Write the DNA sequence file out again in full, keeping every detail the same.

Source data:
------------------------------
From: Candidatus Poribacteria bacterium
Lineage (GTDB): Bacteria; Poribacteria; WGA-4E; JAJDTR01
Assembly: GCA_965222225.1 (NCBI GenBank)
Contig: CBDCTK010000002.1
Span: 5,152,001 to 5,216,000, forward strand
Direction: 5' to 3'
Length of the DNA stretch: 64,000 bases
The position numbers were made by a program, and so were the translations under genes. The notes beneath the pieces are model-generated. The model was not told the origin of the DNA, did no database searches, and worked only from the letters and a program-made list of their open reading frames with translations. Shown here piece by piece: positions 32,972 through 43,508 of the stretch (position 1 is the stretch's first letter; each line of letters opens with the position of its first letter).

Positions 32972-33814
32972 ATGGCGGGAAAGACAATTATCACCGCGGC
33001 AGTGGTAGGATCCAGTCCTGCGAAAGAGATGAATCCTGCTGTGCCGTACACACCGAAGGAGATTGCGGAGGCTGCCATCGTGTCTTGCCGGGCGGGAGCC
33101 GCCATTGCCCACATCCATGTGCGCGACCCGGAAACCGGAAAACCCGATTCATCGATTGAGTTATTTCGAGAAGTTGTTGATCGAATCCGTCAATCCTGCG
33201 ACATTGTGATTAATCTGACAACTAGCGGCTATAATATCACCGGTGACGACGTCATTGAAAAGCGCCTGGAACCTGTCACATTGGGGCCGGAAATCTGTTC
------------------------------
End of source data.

From: Candidatus Poribacteria bacterium
Lineage (GTDB): Bacteria; Poribacteria; WGA-4E; JAJDTR01
Assembly: GCA_965222225.1 (NCBI GenBank)
Contig: CBDCTK010000002.1
Span: 5,152,001 to 5,216,000, forward strand
Direction: 5' to 3'
Length of the DNA stretch: 64,000 bases
The position numbers were made by a program, and so were the translations under genes. The notes beneath the pieces are model-generated. The model was not told the origin of the DNA, did no database searches, and worked only from the letters and a program-made list of their open reading frames with translations. Shown here piece by piece: positions 32,972 through 43,508 of the stretch (position 1 is the stretch's first letter; each line of letters opens with the position of its first letter).

Positions 32972-33814
32972 ATGGCGGGAAAGACAATTATCACCGCGGC
33001 AGTGGTAGGATCCAGTCCTGCGAAAGAGATGAATCCTGCTGTGCCGTACACACCGAAGGAGATTGCGGAGGCTGCCATCGTGTCTTGCCGGGCGGGAGCC
33101 GCCATTGCCCACATCCATGTGCGCGACCCGGAAACCGGAAAACCCGATTCATCGATTGAGTTATTTCGAGAAGTTGTTGATCGAATCCGTCAATCCTGCG
33201 ACATTGTGATTAATCTGACAACTAGCGGCTATAATATCACCGGTGACGACGTCATTGAAAAGCGCCTGGAACCTGTCACATTGGGGCCGGAAATCTGTTC